When I was newly married, nearly 20-years ago, one day my husband came to me with a sock in his hand and a hopeful look on his face. The sock you see, had a hole in it. He gave it to me and like the good wife that I was, I smiled sweetly, gently took it from his hand and immediately tossed it into the trash.
Buy a new one. I said.
That pretty much sums up my abilities and attitude toward domestic craftiness. Crafty is not my forte. I keep a neat, clean house and even cook, occasionally. I love to celebrate, decorate (with pre-made, store bought items of course) and bake. BUT I do not darn.
I don’t sew. I don’t needle point. I don’t crotchet and I do not knit. That would require sitting patiently for an extended period of time. Not going to happen. I absolutely admire those who do, truly, I do, but -I– do not.
What astounds me, is that my eleven-year old daughter does! Knit that is. How can this be? It’s certainly not in the genes. And yet, it’s not just a passing phase either, like the finger-knitting was. That ended after about 100-feet of straight and narrow knitting (enough to wrap around a staircase banister about five times, like garland only it’s very thin, colorful and made of yarn) and about thirty finger-knitted neck warmers she and her friends made to sell at school. No, this is different. She’s using needles, has more than one set and even asked me to buy her a pair of bamboo ones. She’s completed a wrap, a scarf, a small blanket and has even knitted jewelry — a necklace and wrist band. She learned last fall and there’s no sign of her stopping; it’s a knitting-frenzy if you will. Dare I say, she’s got the knack-for-knitting. And she’s at it, every free minute she gets.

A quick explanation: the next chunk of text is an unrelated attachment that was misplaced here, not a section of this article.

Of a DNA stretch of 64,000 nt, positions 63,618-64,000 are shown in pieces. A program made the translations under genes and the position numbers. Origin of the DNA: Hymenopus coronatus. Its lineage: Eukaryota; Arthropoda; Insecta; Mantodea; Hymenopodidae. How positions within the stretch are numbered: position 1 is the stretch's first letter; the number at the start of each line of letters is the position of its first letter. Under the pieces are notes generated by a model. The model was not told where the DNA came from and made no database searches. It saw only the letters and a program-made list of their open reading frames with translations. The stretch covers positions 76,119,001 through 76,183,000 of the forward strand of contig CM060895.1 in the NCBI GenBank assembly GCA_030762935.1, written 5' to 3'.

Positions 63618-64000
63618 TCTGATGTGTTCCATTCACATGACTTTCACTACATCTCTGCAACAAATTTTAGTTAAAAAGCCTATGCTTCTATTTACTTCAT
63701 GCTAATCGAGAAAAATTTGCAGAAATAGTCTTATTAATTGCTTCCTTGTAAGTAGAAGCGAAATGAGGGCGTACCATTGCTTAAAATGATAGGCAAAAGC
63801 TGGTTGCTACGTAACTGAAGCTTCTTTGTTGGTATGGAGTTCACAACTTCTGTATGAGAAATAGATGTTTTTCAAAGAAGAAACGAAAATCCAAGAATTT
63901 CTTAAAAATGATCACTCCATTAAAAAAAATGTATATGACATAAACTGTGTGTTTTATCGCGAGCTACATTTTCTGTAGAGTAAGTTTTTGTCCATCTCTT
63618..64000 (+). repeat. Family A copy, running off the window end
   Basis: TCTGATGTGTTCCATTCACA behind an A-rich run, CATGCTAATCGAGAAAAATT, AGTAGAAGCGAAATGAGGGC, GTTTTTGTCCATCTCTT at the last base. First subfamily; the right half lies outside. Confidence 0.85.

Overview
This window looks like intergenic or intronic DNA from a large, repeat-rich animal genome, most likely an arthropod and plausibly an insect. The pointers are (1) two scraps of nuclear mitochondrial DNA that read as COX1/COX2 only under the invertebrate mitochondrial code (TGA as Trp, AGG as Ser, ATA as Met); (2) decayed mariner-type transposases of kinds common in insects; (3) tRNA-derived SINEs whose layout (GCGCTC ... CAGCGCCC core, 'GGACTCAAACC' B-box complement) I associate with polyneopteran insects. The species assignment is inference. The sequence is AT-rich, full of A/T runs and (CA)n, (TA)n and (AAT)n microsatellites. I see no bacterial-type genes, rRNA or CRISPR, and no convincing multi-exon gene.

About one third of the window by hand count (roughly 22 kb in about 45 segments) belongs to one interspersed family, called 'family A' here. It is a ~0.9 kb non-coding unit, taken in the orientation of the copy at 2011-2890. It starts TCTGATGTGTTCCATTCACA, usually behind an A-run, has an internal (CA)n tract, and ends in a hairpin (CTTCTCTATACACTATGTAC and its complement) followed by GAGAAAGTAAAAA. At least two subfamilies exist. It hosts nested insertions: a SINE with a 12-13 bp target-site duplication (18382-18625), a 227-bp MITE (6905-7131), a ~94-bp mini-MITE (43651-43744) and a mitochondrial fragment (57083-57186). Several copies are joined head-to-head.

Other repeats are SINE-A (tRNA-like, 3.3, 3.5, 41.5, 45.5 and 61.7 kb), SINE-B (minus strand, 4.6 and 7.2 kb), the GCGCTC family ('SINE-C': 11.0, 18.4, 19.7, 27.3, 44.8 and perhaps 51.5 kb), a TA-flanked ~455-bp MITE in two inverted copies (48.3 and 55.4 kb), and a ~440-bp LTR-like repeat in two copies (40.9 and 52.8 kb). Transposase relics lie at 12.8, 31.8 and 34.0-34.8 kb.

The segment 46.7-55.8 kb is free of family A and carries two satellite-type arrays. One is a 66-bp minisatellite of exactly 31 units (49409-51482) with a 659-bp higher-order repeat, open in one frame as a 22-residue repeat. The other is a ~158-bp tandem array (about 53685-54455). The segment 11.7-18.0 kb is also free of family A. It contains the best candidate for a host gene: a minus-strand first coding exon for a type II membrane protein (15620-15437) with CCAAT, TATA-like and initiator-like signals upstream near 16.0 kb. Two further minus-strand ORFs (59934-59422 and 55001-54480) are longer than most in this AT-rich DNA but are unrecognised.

In the car, at school…
In the kitchen….
Even on the baseball field!
I’ve written before about her unique and trend setting abilities, how I want to be just like her when I grow up. How proud I am of her.
But this knitting thing kind of throws me for a loop. (Pun intended)
Truth be told, I couldn’t be happier.
Tell me, do your children have talents that surprise you?
Once you’ve brought your bundle-of-joy home and realized that the temporary sleep adjustment period is really sleep deprivation with staying power– like, a few years staying power — you barely catch a few much needed ‘ZZZs before you find yourself entering the realm of unnatural attachments; your child’s affinity for a favorite toy, binky or blanket perhaps, turns well, ugly. Your little tike’s obsession usually rears it’s head for the first time, when you forget, it, which is usually on a very long car ride and it’s usually, way too late to turn around and go back for it after you finally realize what it is, that your child is convulsing over in their car seat. It, you quickly learn, is the one and only thing that can make long car rides enjoyable or absolute hell, lest you forget it. Shortly after this stage comes the era of repetition which could last for several years. Be it a word, a song, a story, a movie or all of the above, moms have heard it, sang it, told it, re-told it and watched it, over and over and over again, a zillion times, all before their little one has reached the ripe old age of five.